Traditional Chinese medicine helping global fight against COVID-19

Xinhua
Lung cleansing and detoxifying preparation, though difficult to understand even for Chinese, is becoming a familiar name to many foreign physicians treating COVID-19 infections.
Xinhua

Lung cleansing and detoxifying preparation, though difficult to understand even for Chinese, is becoming a familiar name to many foreign physicians treating COVID-19 infections.

The traditional Chinese medicine preparation, discovered and then widely used during China's epidemic outbreak, has been used in various countries including Italy, Britain, the United States, Japan and Malaysia, with positive results, said Wang Wei, deputy head of the Beijing University of Chinese Medicine.

Zhang Boli, president of the Tianjin University of Traditional Chinese Medicine, said Lianhua Qingwen capsules and granules, another recommended TCM for the treatment of COVID-19, has received marketing approval in more than 10 countries and regions and has been donated to several other countries.

"We are working with the University of Southern California on phase-two clinical trials of lung diffusing and detoxifying preparation," Zhang said. "They are paying close attention to the medicine and the experiment results we have achieved."

People overseas have taken an interest in more than just these medications. Various treatment schemes combining TCM with Western medicine have also gained traction.

Zhang has joined dozens of video sessions this year to share his clinical experience in treating COVID-19 patients with medics in other countries.

At a video conference held by the World Federation of Acupuncture-Moxibustion Societies (WFAS), Kuo Tong Ho, vice president of the Singapore Chinese Physicians' Association, said the Singaporean government on May 5 permitted the use of Chinese acupuncture and moxibustion in treating COVID-19 patients.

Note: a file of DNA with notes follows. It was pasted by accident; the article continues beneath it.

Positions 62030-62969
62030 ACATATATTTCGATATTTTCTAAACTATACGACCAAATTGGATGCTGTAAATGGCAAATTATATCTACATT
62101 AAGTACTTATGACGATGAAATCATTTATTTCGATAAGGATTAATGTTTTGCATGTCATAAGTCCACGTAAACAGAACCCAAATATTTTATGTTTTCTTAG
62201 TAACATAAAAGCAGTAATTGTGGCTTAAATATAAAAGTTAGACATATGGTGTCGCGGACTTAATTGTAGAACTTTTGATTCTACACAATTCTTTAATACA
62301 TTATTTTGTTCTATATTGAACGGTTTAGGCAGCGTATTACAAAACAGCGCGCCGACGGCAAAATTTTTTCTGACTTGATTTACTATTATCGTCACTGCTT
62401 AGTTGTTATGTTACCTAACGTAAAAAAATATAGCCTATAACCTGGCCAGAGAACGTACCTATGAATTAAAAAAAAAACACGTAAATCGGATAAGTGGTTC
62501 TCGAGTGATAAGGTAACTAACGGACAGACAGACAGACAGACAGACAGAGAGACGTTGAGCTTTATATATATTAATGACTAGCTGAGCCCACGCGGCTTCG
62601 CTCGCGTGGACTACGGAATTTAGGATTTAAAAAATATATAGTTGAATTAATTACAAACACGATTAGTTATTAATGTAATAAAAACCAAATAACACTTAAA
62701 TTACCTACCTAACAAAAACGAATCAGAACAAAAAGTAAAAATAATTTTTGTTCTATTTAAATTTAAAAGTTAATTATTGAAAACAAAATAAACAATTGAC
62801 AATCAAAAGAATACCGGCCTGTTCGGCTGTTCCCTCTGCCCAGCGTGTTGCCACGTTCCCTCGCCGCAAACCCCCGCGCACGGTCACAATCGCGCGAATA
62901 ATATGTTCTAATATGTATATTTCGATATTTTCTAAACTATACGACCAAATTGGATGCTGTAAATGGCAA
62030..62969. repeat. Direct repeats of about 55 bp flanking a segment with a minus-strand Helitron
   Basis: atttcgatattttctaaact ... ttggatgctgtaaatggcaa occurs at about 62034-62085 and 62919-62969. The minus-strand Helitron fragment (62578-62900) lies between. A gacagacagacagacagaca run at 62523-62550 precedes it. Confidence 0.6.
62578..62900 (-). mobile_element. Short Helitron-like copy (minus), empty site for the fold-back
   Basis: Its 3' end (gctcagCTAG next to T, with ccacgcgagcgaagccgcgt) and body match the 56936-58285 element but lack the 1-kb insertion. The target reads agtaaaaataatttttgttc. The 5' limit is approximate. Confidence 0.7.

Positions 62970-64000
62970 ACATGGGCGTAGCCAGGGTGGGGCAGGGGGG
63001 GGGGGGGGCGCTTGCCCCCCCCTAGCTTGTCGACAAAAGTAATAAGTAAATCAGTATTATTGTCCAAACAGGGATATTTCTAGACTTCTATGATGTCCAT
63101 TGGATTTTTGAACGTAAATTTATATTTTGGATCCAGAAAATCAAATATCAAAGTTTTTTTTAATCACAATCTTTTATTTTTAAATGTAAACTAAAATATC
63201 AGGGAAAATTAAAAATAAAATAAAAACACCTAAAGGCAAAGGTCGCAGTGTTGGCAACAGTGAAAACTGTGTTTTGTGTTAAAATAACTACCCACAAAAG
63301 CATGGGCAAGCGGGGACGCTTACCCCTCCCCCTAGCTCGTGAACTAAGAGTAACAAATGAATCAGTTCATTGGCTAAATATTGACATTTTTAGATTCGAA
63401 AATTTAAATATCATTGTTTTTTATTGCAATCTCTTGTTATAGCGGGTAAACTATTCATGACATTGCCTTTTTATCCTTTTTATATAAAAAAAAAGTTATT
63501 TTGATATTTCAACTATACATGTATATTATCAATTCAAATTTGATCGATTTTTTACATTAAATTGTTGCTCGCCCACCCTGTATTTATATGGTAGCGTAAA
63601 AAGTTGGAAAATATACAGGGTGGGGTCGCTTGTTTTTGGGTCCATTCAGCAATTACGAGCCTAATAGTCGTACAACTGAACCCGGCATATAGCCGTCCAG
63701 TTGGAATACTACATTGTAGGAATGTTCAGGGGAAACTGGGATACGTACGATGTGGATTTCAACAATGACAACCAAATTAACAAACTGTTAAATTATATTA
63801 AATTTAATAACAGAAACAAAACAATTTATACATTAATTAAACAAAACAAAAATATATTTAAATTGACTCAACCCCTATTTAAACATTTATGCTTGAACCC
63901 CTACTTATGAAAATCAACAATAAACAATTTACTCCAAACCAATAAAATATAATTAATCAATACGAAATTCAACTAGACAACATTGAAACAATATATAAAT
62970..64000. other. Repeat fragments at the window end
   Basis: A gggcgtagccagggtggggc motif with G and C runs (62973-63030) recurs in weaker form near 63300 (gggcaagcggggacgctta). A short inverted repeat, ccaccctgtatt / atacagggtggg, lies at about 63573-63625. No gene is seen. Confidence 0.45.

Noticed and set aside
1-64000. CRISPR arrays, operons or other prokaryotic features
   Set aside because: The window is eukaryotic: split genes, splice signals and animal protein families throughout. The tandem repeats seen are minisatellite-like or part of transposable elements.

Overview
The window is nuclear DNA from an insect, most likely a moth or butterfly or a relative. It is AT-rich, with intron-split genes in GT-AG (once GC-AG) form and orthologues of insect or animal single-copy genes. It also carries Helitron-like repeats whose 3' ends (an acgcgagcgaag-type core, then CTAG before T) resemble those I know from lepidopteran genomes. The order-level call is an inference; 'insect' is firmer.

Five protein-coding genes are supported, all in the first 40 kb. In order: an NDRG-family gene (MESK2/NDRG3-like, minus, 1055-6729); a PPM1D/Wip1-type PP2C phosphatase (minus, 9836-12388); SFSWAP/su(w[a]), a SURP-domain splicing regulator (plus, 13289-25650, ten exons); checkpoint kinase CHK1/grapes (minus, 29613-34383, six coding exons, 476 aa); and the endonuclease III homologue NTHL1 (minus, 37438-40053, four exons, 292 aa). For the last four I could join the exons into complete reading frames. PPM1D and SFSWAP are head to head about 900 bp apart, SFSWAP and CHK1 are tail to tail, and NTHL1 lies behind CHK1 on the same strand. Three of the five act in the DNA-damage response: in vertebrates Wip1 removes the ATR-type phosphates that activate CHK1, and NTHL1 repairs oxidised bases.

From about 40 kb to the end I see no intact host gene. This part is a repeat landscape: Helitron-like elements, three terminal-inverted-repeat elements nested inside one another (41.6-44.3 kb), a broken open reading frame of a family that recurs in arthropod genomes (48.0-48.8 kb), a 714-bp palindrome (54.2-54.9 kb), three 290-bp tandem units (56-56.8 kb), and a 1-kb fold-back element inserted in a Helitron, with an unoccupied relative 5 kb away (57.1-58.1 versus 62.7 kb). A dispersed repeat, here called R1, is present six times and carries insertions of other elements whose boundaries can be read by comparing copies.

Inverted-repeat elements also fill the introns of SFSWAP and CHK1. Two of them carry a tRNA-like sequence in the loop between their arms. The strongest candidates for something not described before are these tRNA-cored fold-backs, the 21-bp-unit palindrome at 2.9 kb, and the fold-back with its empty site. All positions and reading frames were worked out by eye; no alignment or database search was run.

Kuo said the TCM prevention and treatment model had been effective in Singapore and welcomed Chinese experts to visit his country to offer guidance.

In order to meet the demands of foreign physicians for TCM treatment schemes for the disease, the WFAS has held 29 online lectures in both Chinese and English in collaboration with the China Association of Acupuncture-Moxibustion and the China Association of Chinese Medicine.

The lectures, given by over 50 frontline experts, were viewed by audiences from more than 60 countries, with over 1 million hits.

Cao Hongxin, former president of the China Academy of Chinese Medical Sciences (CACMS), led a team of experts to conduct remote diagnosis and treatment for COVID-19 patients in countries including the United States, Canada, Australia and Britain.

According to the National Administration of Traditional Chinese Medicine, China has shared TCM therapy, effective prescriptions and clinical experience for dealing with COVID-19 with more than 80 countries and regions.

"The novel coronavirus pandemic provides a new opportunity enabling TCM to go global," said Liu Baoyan, chief researcher of the CACMS and president of the WFAS, calling for efforts to cure more COVID-19 patients around the world with TCM.

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